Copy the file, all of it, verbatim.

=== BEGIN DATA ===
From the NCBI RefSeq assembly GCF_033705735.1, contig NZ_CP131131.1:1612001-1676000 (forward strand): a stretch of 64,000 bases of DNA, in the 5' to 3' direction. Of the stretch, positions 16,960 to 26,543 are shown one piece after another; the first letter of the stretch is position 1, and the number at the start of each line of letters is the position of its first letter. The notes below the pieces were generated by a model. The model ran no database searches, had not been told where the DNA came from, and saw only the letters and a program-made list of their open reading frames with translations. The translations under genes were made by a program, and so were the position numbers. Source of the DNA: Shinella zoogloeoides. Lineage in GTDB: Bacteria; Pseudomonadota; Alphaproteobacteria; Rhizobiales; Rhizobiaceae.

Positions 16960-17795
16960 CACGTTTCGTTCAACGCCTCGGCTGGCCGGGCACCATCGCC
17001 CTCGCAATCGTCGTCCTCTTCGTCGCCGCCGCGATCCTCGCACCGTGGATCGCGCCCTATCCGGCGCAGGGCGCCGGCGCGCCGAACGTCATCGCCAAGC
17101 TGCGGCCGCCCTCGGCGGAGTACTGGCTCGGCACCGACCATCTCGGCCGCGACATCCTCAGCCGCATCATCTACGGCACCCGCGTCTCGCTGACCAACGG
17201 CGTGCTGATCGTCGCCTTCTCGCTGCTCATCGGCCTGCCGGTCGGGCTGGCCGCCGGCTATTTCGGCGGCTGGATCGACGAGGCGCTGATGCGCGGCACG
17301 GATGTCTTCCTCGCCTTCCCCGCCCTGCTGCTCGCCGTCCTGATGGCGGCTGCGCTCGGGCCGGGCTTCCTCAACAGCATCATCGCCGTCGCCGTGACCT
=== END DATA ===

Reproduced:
From the NCBI RefSeq assembly GCF_033705735.1, contig NZ_CP131131.1:1612001-1676000 (forward strand): a stretch of 64,000 bases of DNA, in the 5' to 3' direction. Of the stretch, positions 16,960 to 26,543 are shown one piece after another; the first letter of the stretch is position 1, and the number at the start of each line of letters is the position of its first letter. The notes below the pieces were generated by a model. The model ran no database searches, had not been told where the DNA came from, and saw only the letters and a program-made list of their open reading frames with translations. The translations under genes were made by a program, and so were the position numbers. Source of the DNA: Shinella zoogloeoides. Lineage in GTDB: Bacteria; Pseudomonadota; Alphaproteobacteria; Rhizobiales; Rhizobiaceae.

Positions 16960-17795
16960 CACGTTTCGTTCAACGCCTCGGCTGGCCGGGCACCATCGCC
17001 CTCGCAATCGTCGTCCTCTTCGTCGCCGCCGCGATCCTCGCACCGTGGATCGCGCCCTATCCGGCGCAGGGCGCCGGCGCGCCGAACGTCATCGCCAAGC
17101 TGCGGCCGCCCTCGGCGGAGTACTGGCTCGGCACCGACCATCTCGGCCGCGACATCCTCAGCCGCATCATCTACGGCACCCGCGTCTCGCTGACCAACGG
17201 CGTGCTGATCGTCGCCTTCTCGCTGCTCATCGGCCTGCCGGTCGGGCTGGCCGCCGGCTATTTCGGCGGCTGGATCGACGAGGCGCTGATGCGCGGCACG
17301 GATGTCTTCCTCGCCTTCCCCGCCCTGCTGCTCGCCGTCCTGATGGCGGCTGCGCTCGGGCCGGGCTTCCTCAACAGCATCATCGCCGTCGCCGTGACCT